https://www.amazon.com/Nic-Schuck/e/B01AFM1FM4/ref=dp_byline_cont_book_1
 
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frimble3

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I usually do book signings at bars and surf shops.
Judging by your books, those sound like venues that would do well for you, and I don't imagine they're on most book distributors' lists. Very creative, and I hope it goes well for you.
 

dave144

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It's been a while, do we have any more feedback on Waldorf from current or past writers, or any more insights?
 

Old Hack

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I assume they're still offering the vanity publishing option, which means they don't really have to make much of an effort to sell the books they publish. Bearing that in mind, I still wouldn't recommend them.
 

Nic Schuck

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I have two books published traditionally with Waldorf. I've spent zero dollars. I do purchase my own books at a discount to have on hand and to set up book signings and to have placed at small shops around town.

That being said, I would not recommend Waldorf if your main goal is to make money. I make very little as far as my royalty statements go. There is no marketing budget. Waldorf sends out books to review sites, but that's about it. I signed with Waldorf because I thought it would be a good way to start building my readership without spending money. I'm hoping with my third book to use that as a resume builder to approach literary agents again. I was tired of wasting time on literary agent rejections and wanted to keep writing. It was difficult to do both so I chose to publish in order to keep writing. I didn't want to self-publish because I didn't want to spend money on something that I knew may not make back my investment since I had zero readership. Hope that makes sense.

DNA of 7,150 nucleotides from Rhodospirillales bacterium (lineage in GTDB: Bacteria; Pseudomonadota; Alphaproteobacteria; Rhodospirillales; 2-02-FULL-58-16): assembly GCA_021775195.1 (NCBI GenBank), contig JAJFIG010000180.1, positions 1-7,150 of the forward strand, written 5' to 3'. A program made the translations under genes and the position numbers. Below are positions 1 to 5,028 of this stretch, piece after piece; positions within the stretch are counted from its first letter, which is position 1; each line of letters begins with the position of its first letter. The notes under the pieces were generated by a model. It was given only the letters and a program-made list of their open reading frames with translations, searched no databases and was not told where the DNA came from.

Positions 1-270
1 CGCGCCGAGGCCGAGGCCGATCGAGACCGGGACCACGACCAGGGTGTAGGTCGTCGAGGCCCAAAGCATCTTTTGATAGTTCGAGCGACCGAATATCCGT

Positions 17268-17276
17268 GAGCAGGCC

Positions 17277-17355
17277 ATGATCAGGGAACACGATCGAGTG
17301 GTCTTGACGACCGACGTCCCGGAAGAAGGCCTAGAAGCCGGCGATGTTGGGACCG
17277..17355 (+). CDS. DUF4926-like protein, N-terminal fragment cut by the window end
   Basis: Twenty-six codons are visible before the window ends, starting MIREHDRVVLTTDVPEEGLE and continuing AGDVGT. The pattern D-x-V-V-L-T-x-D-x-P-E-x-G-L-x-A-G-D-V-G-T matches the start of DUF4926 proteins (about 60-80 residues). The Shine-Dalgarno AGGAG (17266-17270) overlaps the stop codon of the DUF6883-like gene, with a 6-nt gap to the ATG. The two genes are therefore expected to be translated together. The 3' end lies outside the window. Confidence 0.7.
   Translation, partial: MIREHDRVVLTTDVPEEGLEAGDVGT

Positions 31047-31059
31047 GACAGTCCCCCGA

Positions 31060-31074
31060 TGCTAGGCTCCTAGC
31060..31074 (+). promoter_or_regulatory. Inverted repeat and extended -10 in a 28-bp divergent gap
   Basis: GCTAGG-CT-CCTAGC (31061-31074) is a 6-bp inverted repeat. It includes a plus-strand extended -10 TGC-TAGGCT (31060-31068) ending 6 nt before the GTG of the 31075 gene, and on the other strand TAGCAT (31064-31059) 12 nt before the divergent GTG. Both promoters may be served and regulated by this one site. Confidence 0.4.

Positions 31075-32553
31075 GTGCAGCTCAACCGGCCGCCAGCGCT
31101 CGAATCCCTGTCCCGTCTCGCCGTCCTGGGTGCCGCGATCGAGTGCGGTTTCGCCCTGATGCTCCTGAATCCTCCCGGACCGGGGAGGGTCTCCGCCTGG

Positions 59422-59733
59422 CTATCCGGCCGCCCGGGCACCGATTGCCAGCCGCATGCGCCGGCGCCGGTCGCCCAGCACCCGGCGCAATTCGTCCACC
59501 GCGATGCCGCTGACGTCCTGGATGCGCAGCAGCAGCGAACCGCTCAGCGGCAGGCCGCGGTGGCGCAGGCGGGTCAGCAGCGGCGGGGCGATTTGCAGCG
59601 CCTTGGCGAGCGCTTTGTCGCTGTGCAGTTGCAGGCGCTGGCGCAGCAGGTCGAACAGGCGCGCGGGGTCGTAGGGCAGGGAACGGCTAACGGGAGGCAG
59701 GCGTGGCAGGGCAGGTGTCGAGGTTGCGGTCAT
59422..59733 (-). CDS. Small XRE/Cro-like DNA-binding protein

I would never encourage a vanity press, which Waldorf does offer. If a writer decides to go that route, why should Waldorf not accept it? That's on the writer. But I'm more than happy that Waldorf was willing to fund the publication of my first two books.

When I finish my third one, I'll see if I get a literary agent. I've set my limit to 150 rejections. If I don't get one then I'll probably see if Waldorf is willing to publish that one as well or I may look into self-publishing at that point since I have started to build a small readership.